Concept City, Project: Clemens Aniser

Collabocracy

Towards Open Source Architectures


Master Studio: Geography Landscapes Cities

Nic Clear | Daniela Herold

The fundamental categories of economic analysis ceased to be, as they had for two hundred years, land, labour and capital. This most elementary classification was supplanted by people, ideas and things ... (David Warsh, Knowledge and the Wealth of Nations)

The last few years have seen the rise of alternative ways of organising society, where networks replace hierarchies and collaboration replaces competition. This new epoch will have a profound impact on how we live, work and socialise; it is an era that will require new forms of individual and collective agency, and new types of space. Crucially, it will require new attitudes to making and inhabiting spaces. We are entering the era of the »collabocracy«. The design research of the studio will be addressing issues around forms of collaborative and open source ways of working, as well as their effects on identity, agency and subjectivity and on the physical, social, technological and spatial transformations that are taking place.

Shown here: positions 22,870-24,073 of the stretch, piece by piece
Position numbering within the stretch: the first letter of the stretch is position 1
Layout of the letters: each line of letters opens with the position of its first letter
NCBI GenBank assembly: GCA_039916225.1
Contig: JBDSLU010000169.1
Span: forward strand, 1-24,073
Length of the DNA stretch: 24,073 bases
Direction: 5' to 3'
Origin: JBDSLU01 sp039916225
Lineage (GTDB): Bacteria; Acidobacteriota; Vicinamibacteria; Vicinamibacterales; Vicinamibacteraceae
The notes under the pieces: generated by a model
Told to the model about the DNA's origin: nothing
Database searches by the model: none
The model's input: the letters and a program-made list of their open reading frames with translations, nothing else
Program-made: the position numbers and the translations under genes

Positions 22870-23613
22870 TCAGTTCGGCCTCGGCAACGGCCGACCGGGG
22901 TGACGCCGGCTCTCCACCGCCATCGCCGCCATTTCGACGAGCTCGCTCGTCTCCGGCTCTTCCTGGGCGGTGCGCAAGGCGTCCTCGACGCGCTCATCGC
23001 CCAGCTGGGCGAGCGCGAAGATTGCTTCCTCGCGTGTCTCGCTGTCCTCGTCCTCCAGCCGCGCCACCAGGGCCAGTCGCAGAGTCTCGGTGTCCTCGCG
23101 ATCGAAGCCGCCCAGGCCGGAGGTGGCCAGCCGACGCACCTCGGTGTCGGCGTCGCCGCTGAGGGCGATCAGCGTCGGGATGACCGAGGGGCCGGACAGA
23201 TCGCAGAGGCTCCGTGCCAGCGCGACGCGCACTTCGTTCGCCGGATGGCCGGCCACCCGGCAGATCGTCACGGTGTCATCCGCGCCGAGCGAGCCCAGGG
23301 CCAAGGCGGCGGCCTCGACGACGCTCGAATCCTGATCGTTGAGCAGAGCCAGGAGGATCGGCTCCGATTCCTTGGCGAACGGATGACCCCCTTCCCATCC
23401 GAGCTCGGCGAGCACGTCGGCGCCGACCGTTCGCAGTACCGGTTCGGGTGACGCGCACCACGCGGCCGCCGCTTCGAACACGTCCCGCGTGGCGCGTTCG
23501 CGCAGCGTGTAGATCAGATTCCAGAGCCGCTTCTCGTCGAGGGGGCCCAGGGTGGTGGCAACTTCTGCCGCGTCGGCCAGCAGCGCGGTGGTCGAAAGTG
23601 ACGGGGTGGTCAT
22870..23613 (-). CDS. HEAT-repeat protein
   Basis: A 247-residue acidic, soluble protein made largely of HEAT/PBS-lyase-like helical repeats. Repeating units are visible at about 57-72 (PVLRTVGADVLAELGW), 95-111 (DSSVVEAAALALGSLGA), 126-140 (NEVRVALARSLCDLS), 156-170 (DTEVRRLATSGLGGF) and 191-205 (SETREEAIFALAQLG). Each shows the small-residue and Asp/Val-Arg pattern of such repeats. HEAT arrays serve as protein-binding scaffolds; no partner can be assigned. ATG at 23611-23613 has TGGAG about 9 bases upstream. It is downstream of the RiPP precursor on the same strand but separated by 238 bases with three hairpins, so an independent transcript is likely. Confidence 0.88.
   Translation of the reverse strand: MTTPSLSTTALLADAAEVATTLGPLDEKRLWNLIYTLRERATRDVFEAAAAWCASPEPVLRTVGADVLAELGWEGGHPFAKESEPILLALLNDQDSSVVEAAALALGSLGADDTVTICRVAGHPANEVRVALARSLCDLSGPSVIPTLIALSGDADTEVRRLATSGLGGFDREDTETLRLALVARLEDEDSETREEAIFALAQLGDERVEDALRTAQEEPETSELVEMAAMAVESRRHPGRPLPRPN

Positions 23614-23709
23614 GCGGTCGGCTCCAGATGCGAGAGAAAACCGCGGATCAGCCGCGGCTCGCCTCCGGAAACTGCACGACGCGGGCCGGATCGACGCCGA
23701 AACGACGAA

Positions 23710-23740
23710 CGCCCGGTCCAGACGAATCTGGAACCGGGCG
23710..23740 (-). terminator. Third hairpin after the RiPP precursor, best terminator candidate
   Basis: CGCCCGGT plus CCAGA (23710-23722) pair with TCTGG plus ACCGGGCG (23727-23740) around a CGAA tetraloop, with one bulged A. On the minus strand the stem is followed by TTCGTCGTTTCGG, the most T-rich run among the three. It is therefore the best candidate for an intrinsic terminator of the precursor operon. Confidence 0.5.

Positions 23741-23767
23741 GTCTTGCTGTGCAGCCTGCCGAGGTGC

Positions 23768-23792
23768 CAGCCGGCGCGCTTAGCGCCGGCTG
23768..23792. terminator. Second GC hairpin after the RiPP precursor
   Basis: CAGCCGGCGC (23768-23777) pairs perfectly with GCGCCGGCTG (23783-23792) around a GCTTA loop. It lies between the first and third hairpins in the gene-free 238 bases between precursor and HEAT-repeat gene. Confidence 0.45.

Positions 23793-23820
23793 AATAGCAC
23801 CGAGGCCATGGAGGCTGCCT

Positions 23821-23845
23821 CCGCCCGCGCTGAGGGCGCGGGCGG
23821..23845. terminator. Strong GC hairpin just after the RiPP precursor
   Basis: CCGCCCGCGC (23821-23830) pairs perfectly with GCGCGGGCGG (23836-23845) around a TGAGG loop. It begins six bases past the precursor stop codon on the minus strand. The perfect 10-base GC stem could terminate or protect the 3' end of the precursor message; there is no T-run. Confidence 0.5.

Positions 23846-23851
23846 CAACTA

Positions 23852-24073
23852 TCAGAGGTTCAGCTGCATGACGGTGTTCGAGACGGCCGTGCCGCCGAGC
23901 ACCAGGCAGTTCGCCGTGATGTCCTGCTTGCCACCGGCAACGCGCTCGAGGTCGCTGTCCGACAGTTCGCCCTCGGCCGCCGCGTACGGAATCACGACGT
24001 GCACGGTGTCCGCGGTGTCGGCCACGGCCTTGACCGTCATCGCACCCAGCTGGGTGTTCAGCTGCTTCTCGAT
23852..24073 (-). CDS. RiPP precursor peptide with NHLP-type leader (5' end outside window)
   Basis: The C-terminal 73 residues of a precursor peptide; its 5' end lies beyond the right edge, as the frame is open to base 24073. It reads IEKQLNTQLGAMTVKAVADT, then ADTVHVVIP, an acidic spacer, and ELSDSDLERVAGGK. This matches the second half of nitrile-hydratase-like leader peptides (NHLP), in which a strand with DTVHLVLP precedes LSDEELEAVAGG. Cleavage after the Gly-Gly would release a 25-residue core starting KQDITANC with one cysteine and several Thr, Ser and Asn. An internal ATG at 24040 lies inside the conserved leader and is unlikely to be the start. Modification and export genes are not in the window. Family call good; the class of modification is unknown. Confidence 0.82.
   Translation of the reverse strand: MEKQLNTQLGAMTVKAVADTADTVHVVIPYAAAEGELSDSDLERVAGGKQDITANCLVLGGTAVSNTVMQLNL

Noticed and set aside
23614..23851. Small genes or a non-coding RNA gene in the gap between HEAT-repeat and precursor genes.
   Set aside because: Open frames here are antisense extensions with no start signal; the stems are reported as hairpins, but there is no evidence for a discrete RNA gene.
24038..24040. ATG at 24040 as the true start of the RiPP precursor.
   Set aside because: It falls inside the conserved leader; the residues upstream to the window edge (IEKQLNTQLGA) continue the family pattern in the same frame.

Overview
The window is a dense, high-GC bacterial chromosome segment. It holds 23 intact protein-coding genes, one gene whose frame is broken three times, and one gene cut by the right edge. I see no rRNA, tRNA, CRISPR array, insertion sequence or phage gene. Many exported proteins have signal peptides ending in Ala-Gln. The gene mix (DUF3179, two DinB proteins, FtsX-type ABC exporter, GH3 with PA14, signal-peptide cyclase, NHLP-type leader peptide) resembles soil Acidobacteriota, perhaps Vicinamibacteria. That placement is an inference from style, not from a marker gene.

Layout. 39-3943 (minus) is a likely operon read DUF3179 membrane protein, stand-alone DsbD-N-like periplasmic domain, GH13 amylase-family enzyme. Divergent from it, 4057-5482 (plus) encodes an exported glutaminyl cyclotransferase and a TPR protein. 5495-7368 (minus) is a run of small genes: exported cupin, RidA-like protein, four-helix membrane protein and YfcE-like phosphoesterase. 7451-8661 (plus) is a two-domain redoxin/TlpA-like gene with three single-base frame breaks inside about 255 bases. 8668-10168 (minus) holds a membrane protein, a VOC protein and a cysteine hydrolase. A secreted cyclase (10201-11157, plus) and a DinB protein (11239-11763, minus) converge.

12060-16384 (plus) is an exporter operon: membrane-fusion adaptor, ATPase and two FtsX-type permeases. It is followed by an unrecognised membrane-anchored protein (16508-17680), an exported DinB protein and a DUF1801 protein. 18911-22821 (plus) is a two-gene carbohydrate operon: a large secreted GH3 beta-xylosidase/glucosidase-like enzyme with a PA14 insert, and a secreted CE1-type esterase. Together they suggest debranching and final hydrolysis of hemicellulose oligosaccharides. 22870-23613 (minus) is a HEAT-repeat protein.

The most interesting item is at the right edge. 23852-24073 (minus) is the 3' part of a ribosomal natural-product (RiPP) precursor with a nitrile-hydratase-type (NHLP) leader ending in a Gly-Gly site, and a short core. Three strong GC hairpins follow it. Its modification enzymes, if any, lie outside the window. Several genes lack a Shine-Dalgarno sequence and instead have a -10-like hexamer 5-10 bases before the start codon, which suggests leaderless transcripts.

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Collabocracy

Towards Open Source Architectures


Master Studio: Geography Landscapes Cities

Nic Clear | Daniela Herold

The effects of these transformations will be discussed in terms of their impact on the spaces used by individuals, groups and organisations, and will be read through the lens of developments in contemporary theory, economics, speculative fiction and the moving image, where such ideas have become a key issue
in the reframing of these discourses. The focus will be the city of Vienna, drawing on its rich history in avant-garde and social activist design and intervention. Through an engagement with radical practice, the studio will look at how the city might reclaim an open system of action and organisation, and speculate on what type of architectures might take place there.
The studio will be working with film and animation to generate, develop and represent its spatial propositions. We will also be looking at cinema and speculative literature as genres to help us imagine new futures and new spatial possibilities.

Someone once said that it is easier to imagine the end of the world than to imagine the end of capitalism. (Frederic Jameson)

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